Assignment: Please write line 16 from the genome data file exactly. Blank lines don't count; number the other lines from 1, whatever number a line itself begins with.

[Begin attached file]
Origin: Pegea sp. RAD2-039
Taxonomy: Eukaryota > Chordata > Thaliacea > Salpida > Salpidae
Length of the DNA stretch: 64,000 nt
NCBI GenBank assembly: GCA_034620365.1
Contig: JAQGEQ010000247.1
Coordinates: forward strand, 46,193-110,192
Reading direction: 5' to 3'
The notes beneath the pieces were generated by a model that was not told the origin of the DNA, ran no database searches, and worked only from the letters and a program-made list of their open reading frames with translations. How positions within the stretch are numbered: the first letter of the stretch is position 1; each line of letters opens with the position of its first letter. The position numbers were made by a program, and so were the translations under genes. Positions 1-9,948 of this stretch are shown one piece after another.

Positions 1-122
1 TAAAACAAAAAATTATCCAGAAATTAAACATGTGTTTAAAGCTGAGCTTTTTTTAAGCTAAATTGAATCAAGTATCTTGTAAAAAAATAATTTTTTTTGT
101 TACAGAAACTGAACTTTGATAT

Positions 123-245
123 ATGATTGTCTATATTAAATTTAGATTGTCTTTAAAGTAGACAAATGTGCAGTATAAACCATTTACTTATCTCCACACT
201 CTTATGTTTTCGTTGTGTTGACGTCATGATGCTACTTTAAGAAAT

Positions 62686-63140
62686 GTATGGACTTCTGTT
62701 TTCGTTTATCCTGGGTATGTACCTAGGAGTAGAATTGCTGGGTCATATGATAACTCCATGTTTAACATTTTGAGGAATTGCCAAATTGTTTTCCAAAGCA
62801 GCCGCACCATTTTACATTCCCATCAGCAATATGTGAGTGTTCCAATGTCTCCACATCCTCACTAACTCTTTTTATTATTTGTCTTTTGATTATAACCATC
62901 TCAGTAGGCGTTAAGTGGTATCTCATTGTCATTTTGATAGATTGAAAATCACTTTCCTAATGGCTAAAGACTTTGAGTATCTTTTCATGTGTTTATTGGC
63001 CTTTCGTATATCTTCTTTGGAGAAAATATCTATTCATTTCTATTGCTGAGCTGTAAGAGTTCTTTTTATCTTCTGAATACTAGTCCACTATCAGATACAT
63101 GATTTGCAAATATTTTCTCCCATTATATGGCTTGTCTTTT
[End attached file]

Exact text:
62686 GTATGGACTTCTGTT